By Julian Barnes
Jonathan Cape. 118 pages. £10.99
ISBN 978 0 224 098 151
‘You put together two things that have not been together before. And the world is changed…’
So begins Julian Barnes in his hard-to-categorise book Levels of Life. The library would shelve it under memoirs, but that it is not accurate. No, rather, this is in parts essay, history and short story. And while that might immediately seem whimsical or over-literary, please do not be put off, because this is a very poised, moving and serious book about love and grief.
Barnes’s partner of 30 years, the literary agent Pat Kavanagh, died 37 days after diagnosis of a brain tumour in 2008. Levels of Life is an attempt to put the unspeakable into words in three separate, but related sections.
The first is a lesson in ballooning. Barnes takes events from the early days of Anglo-French ballooning in the late 19th century and weaves them into a narrative called ‘The Sin of Height’. This explores the danger and exhilaration of the combination of fire and air which first lifted men into the atmosphere and gave them a new perspective on the earth.
In the central section, ‘On the Level’, Barnes creates a fictional relationship between two of these balloonists: ‘the divine Sarah’, Sarah Bernhardt, the beautiful and notorious actress, and Fred Burnaby, an awkward cavalryman. It is a slight story, with some pathos and humour, which makes the brutal last section, ‘The loss of depth’, all the more painful.
Here Barnes journeys into his own grief, and writes compellingly of an experience of mourning many will relate to. It is worth buying the book for this section alone.
Atheist faces death
An atheist, Barnes confronts the darkness of death without God: ‘When we killed — or exiled — God, we also killed ourselves… we sawed off the branch we were sitting on. And the view from that height… wasn’t so bad’. The trite and awkward sayings of friends are dismissed here, and instead the depths of Barnes’s loss are anatomised. The imagery and metaphors of the previous two sections are used again and again here to expose Barnes’s feelings: crash and burn, photography and memory, movement without direction. And while the bereavements of the many around us may not be dissected in the same way, their griefs are still great and terrifying. Reading this book will give us more empathy with those bereaved, and will prepare us for the griefs each one of us will face.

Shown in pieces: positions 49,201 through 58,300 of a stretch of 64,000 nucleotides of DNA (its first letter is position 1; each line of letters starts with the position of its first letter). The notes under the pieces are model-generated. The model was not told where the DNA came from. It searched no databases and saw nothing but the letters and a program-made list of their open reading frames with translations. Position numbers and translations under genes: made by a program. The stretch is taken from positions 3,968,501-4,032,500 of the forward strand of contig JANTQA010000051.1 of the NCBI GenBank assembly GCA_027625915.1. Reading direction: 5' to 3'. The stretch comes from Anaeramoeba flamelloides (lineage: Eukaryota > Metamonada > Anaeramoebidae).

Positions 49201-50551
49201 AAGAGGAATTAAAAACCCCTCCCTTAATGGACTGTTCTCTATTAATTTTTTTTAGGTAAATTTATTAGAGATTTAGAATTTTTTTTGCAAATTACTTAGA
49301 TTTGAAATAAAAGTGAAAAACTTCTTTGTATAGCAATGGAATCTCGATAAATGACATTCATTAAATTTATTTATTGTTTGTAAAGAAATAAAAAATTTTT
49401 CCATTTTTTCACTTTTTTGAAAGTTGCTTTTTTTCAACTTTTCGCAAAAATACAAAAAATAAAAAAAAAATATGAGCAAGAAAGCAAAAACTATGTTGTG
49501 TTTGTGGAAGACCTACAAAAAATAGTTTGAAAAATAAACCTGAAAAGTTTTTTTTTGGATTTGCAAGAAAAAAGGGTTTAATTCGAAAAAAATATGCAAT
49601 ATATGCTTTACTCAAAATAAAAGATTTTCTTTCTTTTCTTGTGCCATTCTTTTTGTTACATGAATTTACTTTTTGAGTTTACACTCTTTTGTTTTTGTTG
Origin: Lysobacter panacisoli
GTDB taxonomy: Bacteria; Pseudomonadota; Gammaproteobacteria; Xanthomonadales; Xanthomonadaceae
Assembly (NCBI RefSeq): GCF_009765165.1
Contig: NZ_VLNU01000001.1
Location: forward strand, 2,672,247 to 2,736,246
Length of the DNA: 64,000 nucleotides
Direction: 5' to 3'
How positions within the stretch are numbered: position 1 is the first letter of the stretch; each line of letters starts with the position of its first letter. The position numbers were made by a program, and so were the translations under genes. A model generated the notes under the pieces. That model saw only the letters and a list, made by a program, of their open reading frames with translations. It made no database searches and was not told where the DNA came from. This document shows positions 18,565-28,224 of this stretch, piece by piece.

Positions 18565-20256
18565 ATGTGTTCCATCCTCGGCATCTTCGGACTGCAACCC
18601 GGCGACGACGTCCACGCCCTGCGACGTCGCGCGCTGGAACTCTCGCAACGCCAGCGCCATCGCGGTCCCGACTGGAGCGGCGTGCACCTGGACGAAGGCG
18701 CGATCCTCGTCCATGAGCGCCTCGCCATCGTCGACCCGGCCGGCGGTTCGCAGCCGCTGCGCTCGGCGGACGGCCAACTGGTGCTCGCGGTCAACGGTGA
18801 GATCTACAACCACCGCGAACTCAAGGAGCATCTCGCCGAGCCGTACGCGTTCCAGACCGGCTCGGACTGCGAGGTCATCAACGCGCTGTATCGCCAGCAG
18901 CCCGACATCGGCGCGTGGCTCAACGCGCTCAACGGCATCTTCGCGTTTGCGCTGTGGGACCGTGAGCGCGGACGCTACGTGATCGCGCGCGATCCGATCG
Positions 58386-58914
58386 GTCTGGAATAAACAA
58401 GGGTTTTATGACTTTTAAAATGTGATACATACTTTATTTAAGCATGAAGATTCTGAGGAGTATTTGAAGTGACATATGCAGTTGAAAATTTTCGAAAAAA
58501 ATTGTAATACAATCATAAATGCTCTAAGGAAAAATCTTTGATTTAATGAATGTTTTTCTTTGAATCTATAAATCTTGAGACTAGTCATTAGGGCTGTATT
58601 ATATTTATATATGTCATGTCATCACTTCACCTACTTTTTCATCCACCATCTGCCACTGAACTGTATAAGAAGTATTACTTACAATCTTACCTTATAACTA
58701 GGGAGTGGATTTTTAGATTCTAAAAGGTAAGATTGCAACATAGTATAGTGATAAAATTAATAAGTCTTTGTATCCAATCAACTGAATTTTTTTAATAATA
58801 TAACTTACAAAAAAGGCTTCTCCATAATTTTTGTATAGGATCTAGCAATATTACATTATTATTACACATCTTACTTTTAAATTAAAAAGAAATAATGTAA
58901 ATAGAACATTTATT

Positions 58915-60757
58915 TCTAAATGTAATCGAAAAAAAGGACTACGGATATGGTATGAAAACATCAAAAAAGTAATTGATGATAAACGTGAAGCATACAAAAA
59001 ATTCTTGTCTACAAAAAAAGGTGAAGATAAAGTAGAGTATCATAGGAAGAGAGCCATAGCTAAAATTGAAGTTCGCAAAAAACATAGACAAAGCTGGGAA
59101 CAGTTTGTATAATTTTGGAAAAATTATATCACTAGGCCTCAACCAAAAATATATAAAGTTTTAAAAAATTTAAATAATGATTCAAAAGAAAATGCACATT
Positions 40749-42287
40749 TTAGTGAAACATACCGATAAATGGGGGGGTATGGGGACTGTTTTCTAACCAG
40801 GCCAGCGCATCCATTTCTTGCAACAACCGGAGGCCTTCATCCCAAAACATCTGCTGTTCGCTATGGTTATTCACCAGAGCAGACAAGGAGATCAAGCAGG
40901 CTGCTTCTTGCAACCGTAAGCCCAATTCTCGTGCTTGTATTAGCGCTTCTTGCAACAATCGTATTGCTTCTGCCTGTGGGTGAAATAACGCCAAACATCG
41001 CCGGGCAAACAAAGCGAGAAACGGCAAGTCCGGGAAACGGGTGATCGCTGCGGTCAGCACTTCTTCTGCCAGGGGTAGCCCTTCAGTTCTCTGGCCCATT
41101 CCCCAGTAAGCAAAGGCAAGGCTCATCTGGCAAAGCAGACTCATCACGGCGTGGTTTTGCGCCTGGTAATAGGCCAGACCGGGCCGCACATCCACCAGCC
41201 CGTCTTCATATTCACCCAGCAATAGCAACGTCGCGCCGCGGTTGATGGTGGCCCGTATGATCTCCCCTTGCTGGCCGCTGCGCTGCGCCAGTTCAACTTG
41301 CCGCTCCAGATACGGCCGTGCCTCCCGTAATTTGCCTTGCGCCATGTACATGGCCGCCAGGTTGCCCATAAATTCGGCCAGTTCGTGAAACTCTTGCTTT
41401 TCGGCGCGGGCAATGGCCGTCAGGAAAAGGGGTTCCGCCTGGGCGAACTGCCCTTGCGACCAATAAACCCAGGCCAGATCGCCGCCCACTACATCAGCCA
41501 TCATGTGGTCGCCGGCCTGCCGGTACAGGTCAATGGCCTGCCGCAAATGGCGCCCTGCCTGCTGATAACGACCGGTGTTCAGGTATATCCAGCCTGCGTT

Yet it also stands as a call to faith. Julian Barnes writes as a man bereft in another way; his idol-factory heart bereaved him of the great comforter God, and replaced him with the image of a mortal woman. Christians in grief and desolation can look up and be upheld by the one who descended for us.
Sarah Allen writes the ‘Secular shelf life’ column for EN, is a secondary school English teacher, and is currently involved in evangelism and women’s work at Hope Church, Huddersfield.
This article was first published in the June 2013 issue of Evangelicals Now. For more news, artciles or reviews, subscribe to EN or contact us for more information.
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